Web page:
Potential Easement Benefits

At Conservation Partners, LLC, we firmly believe that easement donations only will work if donors are concerned primarily with protecting their land from development, and they should look to the tax incentives as a way of partially offsetting the cost of that protection. That said, an easement donor, depending on their financial situation, can potentially benefit from generous federal and state income and estate tax incentives. The following is a list of some of the more important tax benefits available to donors of easements that qualify under applicable law:

  • Federal charitable income tax deduction: The federal income tax deduction, generally equal to the value of the easement, can be used to reduce the donor’s adjusted gross income by up to 50% per year for sixteen years or until it’s used up. Easement donors who qualify as a farmer or rancher (including timber producers) can use the deduction to reduce their adjusted gross income by up to 100% for sixteen years. To qualify, the landowner must receive more than 50 percent of his or her gross income from “the trade or business of farming.” The rules governing the federal charitable income tax deduction for easement donations are complex, and it is crucial that prospective easement donors obtain up-to-date information on relevant federal tax laws from an independent, qualified tax professional.
  • Estate & gift tax benefits: The donation of a qualifying conservation easement will not have gift tax consequences and will remove the value attributable to the easement from the donor’s estate for estate tax purposes. If certain requirements are satisfied, up to an additional 40% of the after-easement value of the land may be excluded from a landowner’s estate for estate tax purposes (subject to a $500,000 maximum).
  • Virginia land preservation income tax credit: The state tax credit, generally equal to 40% of the value of the easement, can be used to offset the donor’s Virginia income tax liability dollar-for-dollar, and any unused credit can be transferred by gift or sale to other Virginia taxpayers. The ability to sell the credit makes it attractive to easement donors who do not have significant Virginia income tax liability.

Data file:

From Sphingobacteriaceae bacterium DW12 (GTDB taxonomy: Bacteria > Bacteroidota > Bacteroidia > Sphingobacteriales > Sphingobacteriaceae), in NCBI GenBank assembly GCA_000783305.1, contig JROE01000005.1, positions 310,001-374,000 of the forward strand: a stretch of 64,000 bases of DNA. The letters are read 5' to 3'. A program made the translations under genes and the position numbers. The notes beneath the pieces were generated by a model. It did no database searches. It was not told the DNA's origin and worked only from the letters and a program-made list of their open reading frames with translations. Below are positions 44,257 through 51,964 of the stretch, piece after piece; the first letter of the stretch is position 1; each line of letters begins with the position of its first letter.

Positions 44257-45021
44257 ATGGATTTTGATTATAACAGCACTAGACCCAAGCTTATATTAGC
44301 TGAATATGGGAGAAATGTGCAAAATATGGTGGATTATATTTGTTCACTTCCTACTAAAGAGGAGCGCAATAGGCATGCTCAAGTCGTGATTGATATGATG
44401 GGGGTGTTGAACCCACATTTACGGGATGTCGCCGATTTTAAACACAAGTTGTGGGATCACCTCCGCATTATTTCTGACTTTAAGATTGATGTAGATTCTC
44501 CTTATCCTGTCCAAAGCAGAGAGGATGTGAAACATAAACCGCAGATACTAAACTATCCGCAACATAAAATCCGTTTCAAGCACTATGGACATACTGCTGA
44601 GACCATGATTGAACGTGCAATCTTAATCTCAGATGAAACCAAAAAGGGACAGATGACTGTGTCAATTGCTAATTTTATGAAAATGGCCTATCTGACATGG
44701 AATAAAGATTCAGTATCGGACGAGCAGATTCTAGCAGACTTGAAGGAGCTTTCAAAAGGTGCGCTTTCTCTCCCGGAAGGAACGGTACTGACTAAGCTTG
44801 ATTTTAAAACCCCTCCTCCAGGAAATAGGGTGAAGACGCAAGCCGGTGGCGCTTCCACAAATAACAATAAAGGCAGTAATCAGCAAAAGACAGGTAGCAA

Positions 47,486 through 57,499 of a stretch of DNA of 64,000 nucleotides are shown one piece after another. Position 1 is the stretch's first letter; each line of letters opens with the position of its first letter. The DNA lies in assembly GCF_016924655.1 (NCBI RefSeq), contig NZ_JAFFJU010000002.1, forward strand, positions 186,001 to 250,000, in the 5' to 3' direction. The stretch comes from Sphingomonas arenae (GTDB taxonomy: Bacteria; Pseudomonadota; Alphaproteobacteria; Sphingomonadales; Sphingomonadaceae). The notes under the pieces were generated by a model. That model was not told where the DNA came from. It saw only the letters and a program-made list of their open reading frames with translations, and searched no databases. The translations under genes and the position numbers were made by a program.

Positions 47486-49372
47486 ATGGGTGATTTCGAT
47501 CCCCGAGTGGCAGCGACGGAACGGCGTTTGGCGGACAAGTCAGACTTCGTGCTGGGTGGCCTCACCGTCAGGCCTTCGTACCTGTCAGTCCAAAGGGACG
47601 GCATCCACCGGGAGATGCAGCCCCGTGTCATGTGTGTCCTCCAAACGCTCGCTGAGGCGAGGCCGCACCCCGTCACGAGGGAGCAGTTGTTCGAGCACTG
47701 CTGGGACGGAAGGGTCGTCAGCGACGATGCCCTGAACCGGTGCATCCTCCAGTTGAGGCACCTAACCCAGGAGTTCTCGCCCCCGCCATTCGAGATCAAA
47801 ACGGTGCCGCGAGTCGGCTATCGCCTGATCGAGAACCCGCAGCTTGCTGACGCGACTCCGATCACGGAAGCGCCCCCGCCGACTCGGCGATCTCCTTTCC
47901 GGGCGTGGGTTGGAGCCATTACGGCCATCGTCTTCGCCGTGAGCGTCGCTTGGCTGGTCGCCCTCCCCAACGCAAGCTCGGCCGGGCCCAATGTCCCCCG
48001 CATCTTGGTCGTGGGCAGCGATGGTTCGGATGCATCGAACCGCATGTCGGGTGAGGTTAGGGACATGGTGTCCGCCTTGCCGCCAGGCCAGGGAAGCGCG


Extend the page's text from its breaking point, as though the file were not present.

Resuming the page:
• Local real estate tax reduction: By state code, county real estate assessments must consider if your conservation easement has lowered the market value of your land. This doesn’t guarantee a lower real estate tax bill, especially if your land is already enrolled in a land-use program and taxed at farm or forestry use value. However, some counties do offer substantial real estate tax relief for conservation easement properties, and protecting your land can make it more easily qualify for a lower assessment through land-use taxation.

How does the state tax credit benefit an easement donor?

The following is an example illustrating the benefit an easement donor might realize from the Virginia land preservation tax credit. Let’s assume that your 200-acre farm is located in an area where suburban sprawl is starting to occur, and an expert appraiser estimates that you could sell your farm for $500,000.

We’ll also assume your land has significant conservation value, its perpetual protection is consistent with the comprehensive plan, and the easement you’re donating is reasonably restrictive, prohibiting subdivision and most commercial uses other than farming. It allows you to maintain or expand your existing house and build a guest cottage nearby, but no other houses are permitted. Your appraiser estimates that the easement donation will reduce the value of your land from $500,000 before the easement to $300,000 after the easement. Thus, the “value” of your easement is the difference, or $200,000.

If the easement qualifies under applicable law, you will be entitled to a transferable land preservation tax credit equal to 40% of the value of your easement, or $80,000. After you register your credit with the Tax Department, you will own $80,000 of credit that can be used to pay Virginia income tax. You may expect to make enough money in the ten years before the credit expires so that you can use up all $80,000 paying your own state income taxes. But if, like most easement donors, you don’t have that kind of income—or if you would rather have some cash up front instead of waiting—you’ll want to sell part of your credit. You can do that privately or through a transfer agent like Conservation Partners, LLC, who can help you find buyers.

As an important part of our work with landowners interested in conserving their land, Conservation Partners, LLC facilitates the sale of credits for easement donors. Hundreds of individuals and companies look to us every year to supply them with high-quality land preservation tax credits that they use to offset their own state tax liabilities.

For other helpful information see:

Glossary of Key Concepts